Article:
Montana outdoorsmen and women also need to look closely at races for less prominent positions. The choice of an Attorney General is more important than it sounds, and Raph Graybill has been a consistent supporter of public lands. Laurie McKinnon is up for re-election to the Supreme Court as one of two dissenting votes in the court’s decision to uphold access rights to the Ruby River. A consistent supporter of public land transfer to private interests, and critic of the state’s Stream Access law, she is a terrible choice and deserves defeat.

Several others folks shared negative views about Senator Daines, but weren’t comfortable with seeing their names in print.  Every single e-mail that came my way was pro-Bullock and anti-Daines.

Which doesn’t mean that all Montanans are against Senator Daines. If I had to guess, it’s pretty close to a 50/50 split — with polls showing the race a literal coin toss at this point. But none of the anglers who responded to my query favored Daines or found fault with Bullock.

And frankly, that’s not a surprise. Steve Bullock is a popular governor who fishes, hunts, cares about vital issues like public lands and climate change, and has a long history of working with folks on both sides of the political aisle. Daines, on the other hand, has tied himself to President Trump’s abysmal record on conservation and the environment, as well as to Trump’s dismal economic performance and unhinged pandemic response. Daines does have the strong support of the NRA — for whatever that’s worth in 2020 — as well as the support of the GOP base. Whether Trump’s authoritarian coattails will be enough to send Daines back to Washington for a second term, or whether Bullock will move on from the Governor’s mansion to the Senate … well, I suspect we'll all know soon enough.

In the meantime, whether or not you live in Montana, and regardless of whether you find yourself more aligned with candidates like Steve Bullock or Steve Daines, please exercise the crowning right and responsibility that we all share.



Very interesting reading and some good comments. I align with these folks and I learned a thing or two. Thanks for providing the forum.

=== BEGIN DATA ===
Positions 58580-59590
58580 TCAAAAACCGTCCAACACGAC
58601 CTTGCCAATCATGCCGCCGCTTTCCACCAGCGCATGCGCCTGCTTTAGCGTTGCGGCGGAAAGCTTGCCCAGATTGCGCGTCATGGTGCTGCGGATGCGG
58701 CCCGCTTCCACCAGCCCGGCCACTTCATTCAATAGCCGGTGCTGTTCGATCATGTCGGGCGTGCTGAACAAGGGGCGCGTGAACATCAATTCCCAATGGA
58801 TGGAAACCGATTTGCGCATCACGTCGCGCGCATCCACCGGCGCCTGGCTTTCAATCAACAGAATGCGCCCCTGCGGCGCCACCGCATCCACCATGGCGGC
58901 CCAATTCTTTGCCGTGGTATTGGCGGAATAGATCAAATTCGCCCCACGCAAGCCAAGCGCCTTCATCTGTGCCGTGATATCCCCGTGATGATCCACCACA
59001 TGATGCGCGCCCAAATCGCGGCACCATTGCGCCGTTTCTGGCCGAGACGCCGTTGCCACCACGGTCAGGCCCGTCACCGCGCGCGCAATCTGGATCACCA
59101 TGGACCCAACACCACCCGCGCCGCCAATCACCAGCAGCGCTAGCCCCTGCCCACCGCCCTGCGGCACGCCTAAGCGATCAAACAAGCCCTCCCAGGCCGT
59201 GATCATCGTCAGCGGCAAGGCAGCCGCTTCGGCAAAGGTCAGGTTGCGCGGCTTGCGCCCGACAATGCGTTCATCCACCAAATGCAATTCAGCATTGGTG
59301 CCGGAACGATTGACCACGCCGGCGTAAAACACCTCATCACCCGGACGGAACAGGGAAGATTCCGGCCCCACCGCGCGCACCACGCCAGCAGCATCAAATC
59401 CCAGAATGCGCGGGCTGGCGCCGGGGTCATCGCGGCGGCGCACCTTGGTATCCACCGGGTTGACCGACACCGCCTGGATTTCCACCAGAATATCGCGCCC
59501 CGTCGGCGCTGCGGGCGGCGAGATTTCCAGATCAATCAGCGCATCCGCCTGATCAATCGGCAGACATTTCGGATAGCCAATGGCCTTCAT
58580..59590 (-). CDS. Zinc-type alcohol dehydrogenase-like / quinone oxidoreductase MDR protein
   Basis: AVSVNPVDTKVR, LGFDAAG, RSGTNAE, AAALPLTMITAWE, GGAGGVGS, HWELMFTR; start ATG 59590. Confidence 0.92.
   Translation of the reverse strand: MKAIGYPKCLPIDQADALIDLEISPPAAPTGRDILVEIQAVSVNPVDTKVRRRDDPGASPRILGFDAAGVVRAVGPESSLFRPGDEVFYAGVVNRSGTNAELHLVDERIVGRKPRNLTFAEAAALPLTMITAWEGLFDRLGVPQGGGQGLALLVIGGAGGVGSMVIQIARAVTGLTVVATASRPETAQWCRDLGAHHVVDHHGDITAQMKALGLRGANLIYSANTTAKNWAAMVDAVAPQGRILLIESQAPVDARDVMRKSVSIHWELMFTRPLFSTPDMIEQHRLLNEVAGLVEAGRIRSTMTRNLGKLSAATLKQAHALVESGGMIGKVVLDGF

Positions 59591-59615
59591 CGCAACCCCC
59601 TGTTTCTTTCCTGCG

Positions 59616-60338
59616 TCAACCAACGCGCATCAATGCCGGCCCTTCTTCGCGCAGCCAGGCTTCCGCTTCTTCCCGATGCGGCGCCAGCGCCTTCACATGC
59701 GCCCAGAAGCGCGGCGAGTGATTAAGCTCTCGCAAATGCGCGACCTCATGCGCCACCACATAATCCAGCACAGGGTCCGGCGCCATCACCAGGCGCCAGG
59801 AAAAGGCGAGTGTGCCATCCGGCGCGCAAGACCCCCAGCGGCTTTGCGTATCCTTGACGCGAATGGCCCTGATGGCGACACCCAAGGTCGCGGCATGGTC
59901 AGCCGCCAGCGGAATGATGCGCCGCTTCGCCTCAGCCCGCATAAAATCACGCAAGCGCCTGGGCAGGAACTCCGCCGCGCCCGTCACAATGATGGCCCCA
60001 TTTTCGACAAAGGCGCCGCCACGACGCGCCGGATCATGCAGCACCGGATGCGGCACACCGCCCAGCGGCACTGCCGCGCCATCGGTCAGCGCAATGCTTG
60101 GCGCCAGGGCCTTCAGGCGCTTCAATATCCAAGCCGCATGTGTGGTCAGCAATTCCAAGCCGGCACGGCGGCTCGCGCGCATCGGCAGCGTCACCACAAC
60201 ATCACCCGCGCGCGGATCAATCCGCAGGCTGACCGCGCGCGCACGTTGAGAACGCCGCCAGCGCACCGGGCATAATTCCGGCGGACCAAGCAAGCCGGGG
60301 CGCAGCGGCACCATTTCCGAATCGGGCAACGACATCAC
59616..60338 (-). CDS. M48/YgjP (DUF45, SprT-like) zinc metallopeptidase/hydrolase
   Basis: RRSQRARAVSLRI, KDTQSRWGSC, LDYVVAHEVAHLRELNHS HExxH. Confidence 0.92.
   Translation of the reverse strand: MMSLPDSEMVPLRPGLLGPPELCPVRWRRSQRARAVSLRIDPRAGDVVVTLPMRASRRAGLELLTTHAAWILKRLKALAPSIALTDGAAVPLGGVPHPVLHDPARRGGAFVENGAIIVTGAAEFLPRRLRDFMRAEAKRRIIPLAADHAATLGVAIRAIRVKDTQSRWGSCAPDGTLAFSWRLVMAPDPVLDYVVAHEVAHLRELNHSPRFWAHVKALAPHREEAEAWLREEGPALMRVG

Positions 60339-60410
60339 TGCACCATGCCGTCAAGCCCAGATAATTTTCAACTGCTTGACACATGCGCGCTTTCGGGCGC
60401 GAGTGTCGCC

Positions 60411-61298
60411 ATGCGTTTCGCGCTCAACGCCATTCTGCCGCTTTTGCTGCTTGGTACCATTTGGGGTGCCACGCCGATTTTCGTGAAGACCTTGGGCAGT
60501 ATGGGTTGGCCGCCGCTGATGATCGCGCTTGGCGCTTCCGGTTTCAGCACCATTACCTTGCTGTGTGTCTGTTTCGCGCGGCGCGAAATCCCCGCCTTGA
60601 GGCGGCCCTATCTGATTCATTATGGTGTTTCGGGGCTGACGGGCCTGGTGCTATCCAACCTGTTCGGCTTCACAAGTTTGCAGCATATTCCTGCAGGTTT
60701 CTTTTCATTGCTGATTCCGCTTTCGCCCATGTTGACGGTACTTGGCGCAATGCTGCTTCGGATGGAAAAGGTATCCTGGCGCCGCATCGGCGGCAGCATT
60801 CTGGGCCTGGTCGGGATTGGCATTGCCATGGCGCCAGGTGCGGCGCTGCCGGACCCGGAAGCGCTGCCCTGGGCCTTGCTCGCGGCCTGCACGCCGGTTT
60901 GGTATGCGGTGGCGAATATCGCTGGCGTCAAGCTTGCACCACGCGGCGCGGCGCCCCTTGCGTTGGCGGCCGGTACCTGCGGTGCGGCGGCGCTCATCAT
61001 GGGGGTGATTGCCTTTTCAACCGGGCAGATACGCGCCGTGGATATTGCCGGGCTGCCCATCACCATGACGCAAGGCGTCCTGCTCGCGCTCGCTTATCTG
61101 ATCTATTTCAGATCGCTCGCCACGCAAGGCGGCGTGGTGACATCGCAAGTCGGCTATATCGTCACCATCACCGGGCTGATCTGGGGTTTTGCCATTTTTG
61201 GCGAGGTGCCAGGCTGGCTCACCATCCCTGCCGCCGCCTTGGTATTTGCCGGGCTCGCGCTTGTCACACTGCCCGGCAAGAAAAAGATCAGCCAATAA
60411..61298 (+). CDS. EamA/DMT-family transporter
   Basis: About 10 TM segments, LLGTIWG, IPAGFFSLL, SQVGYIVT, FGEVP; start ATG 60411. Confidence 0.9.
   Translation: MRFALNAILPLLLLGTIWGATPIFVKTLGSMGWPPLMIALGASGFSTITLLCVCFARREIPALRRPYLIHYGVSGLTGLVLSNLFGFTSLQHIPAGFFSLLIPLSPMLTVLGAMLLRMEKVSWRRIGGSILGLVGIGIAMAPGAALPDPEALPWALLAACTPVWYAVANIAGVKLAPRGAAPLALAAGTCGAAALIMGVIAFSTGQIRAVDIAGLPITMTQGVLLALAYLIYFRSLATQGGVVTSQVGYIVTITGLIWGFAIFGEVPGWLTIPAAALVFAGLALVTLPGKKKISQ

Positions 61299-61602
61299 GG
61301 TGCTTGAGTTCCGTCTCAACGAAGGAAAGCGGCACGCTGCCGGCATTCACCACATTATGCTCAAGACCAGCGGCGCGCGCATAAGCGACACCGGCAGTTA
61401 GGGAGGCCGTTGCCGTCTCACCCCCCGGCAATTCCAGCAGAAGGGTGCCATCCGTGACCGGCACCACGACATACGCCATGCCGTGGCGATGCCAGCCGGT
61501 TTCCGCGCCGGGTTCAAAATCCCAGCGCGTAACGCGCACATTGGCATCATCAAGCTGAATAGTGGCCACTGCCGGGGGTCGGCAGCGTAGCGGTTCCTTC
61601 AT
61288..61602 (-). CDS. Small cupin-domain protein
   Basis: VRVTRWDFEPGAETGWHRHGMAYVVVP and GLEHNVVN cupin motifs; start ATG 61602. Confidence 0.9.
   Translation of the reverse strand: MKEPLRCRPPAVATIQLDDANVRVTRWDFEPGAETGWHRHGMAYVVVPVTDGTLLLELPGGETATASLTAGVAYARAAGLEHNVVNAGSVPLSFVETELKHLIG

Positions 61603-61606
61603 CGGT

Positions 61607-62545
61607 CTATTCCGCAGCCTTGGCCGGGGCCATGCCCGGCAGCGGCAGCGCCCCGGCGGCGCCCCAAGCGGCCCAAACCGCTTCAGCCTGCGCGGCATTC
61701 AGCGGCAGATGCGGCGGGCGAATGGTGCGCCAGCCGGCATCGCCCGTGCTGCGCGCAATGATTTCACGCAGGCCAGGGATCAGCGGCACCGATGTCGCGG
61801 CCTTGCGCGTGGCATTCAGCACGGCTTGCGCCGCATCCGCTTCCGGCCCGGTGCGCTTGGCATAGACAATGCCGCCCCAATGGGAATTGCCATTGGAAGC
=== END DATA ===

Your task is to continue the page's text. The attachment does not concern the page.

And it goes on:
I don't know the backgrounds of the candidates and therefore would not to presume to offer an opinion. If the race is that close one would think there are sportsman that support Daines so this opinion piece is clearly one-sided. Frankly, Hatch would be better served skipping the politics.

Scott, support for the environment is clearly one-sided as well. If a little snowflake like yourself can't handle a factual conservation about environmental policies between candidates, I suggest you withhold your comments, or actually educate yourself.

I didn't see any mention of Green New Deal, Stance on Fossil Fuels, the conservation, management and recreation act, the everglades funding this year , defunding police,
sometimes you say more by omission

Montanan here, met both and each are decent gentlemen. Bullock however will not "conserve" my #2 rights, he stuck his foot in the mud when he was pandering to liberal CA elites during his failed presidential run. He will lose for that reason. We like our ranch rifles and double stacked 45s as much as a clean environment and arguably the best trout fishing in the country. Done voted. I agree too, no politics, however conservation issues must be discussed and considered among the litany of people and groups within Montana that all have common goals - to preserve and protect what we love.

Montanans need only to look at the GOP party platform to know that Republicans are a threat to our public lands and our environment. They prefer short term gain by extraction instead of long term preservation that benefits Montana into perpetuity. Once lost, you do not get them back. VOTE PLEASE!